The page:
I am thrilled to be hosting a spot on the LOVE & OLIVES by Jenna Evans Welch Blog Tour hosted by Rockstar Book Tours. Check out my post and make sure to enter the giveaway!

About The Book:

Title: LOVE & OLIVES (Love & Gelato #3)


Author: Jenna Evans Welch

Pub. Date: November 10, 2020

Publisher: Simon Pulse

Formats: Hardcover, Paperback, eBook, Audiobook

Pages: 352

Find it:Goodreads, Amazon, Kindle, Audible, B&N, iBooks, Kobo, TBD, Bookshop.org

From the New York Times bestselling author of Love & Gelato comes a Mamma Mia–inspired tale about a teen girl finding romance while trying to connect with her absent father in beautiful Santorini, Greece.

Liv Varanakis doesn’t have a lot of fond memories of her father, which makes sense—he fled to Greece when she was only eight. What Liv does remember, though, is their shared love for Greek myths and the lost city of Atlantis. So when Liv suddenly receives a postcard from her father explaining that National Geographic is funding a documentary about his theories on Atlantis—and will she fly out to Greece and help?—Liv jumps at the opportunity.

But when she arrives to gorgeous Santorini, things are a little…awkward. There are so many questions, so many emotions that flood to the surface after seeing her father for the first time in years. And yet Liv doesn’t want their past to get in the way of a possible reconciliation. She also definitely doesn’t want Theo—her father’s charismatic so-called “protégé”—to witness her struggle.

And that means diving into all that Santorini has to offer—the beautiful sunsets, the turquoise water, the hidden caves, and the delicious cuisine. But not everything on the Greek island is as perfect as it seems. Because as Liv slowly begins to discover, her father may not have invited her to Greece for Atlantis, but for something much more important.

Get your copy of Love & Other Detours: Love & Gelato; Love & Luck now!




Oia felt grittier and prettier and smaller and somehow even more charming than still images could capture. Or at least, that’s the impression I was getting, I was mostly trying to keep my eyes on whatever scrap of Theo was still in my view, and that wasn’t easy.

At first Oia all looked the same. The buildings all had a similar theme—low, white, and angular—but as we ran through the narrow corridors, the buildings began to distinguish themselves. We passed a small church with blue candy-striped poles out front, and then a grocery store full of things that I vaguely remembered my dad buying from the shops in Chicago’s Greektown: soft nougat, canned octopus, sun-dried figs, sesame bars, and jars of Nutella. Tourist shops displayed their wares on open patios—everything from stuffed donkeys to original artwork. But most of all there was white. The buildings, churches, and walkway all glowed a stark white in the late evening sunlight, broken up by the occasional bursts of fuchsia bougainvillea flowers and the bright blue of Greek flags. There were no cars in Oia, and that was a good thing, because where would they possibly fit?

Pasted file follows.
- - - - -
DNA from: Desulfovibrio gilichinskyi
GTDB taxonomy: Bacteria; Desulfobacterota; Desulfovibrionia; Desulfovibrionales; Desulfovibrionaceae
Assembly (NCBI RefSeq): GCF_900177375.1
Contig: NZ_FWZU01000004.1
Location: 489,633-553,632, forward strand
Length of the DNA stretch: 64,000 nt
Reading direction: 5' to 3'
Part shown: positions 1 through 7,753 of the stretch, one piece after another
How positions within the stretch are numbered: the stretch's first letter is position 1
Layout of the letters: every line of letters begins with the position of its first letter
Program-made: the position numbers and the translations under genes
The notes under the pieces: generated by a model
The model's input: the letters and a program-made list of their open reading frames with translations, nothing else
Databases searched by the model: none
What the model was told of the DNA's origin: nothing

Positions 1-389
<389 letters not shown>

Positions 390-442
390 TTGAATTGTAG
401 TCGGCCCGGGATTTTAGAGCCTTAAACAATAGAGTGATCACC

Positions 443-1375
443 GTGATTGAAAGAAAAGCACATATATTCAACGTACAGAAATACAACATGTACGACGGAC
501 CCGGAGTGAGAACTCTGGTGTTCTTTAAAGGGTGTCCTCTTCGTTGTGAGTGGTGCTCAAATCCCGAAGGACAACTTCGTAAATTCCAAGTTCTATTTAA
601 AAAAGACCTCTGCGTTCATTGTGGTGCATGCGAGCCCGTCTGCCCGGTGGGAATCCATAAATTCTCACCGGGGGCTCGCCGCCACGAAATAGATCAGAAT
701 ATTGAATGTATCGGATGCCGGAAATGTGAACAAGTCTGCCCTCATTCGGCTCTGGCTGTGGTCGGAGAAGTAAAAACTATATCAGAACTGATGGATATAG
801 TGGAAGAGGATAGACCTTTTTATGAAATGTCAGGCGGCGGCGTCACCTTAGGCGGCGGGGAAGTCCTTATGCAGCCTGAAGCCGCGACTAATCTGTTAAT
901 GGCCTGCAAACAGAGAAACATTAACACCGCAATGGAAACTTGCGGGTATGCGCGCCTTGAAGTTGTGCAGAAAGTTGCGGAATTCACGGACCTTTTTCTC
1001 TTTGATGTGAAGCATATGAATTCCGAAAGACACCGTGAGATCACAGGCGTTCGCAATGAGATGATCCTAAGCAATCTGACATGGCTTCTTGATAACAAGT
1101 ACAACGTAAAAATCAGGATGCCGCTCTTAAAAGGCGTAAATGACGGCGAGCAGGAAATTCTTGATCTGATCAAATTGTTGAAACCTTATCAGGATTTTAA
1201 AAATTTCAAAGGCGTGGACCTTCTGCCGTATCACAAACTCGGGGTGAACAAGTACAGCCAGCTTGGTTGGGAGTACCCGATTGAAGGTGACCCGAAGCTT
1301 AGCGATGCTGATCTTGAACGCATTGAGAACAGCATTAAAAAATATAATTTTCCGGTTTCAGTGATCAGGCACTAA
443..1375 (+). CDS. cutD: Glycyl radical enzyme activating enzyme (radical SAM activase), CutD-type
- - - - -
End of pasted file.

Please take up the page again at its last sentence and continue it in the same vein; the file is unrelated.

Pedestrians—tourists judging from their rapturous gazes—clogged up nearly every inch of walking room. Half of them were dressed stylishly in flowing dresses and summer suits, and the rest looked like they were straight off the beach. They moved in slow, dazed clumps, cameras in hand, stopping to take photos of small churches and charming doorways and stepping over all the shaggy lumps of dogs lounging inconveniently in the middle of the sidewalks. They were unbelievably annoying—the people, I mean, the dogs I wanted to scoop up and carry to wherever we were going—but I would be taking photos and staring too, if I weren’t desperately trying not to get left behind.

Theo dodged down streets and careered up steps, while I ran behind him, my sandals slippery on the marble walkway, my backpack bouncing heavily. By now I wished I’d taken his hand; it would have made a lot more sense. Not even Dax could argue with that. Right at the moment when I felt like my heart might explode, Theo skidded to a halt. I attempted to stop, but my sandals were no match for the worn-down marble, and Theo caught me by the upper arm to keep me upright. I was a sweaty mess and breathing like I was making a jailbreak.

“Welcome to Atlantis,” Theo said.



About Jenna:


Jenna Evans Welch was the kind of insatiable child reader who had no choice but to grow up to become a writer. She is the New York Times bestselling author of Love & Gelato, Love & Luck, and Love & Olives. When she isn’t writing girl abroad stories, Jenna can be found chasing her children or making elaborate messes in the kitchen. She lives in Salt Lake City, Utah, with her husband and two young children. Visit her online at JennaEvansWelch.com.

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**Giveaway Details**

3 winners will receive a physical copy of LOVE & OLIVES, US Only. 



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Tour Schedule:

Week One:


YA Books Central



Lisa Loves Literature



Do You Dog-ear?



Not In Jersey





Week Two:


Book Briefs



Here's to Happy Endings



Moonlight Rendezvous



Rajiv's Reviews



PopTheButterfly Reads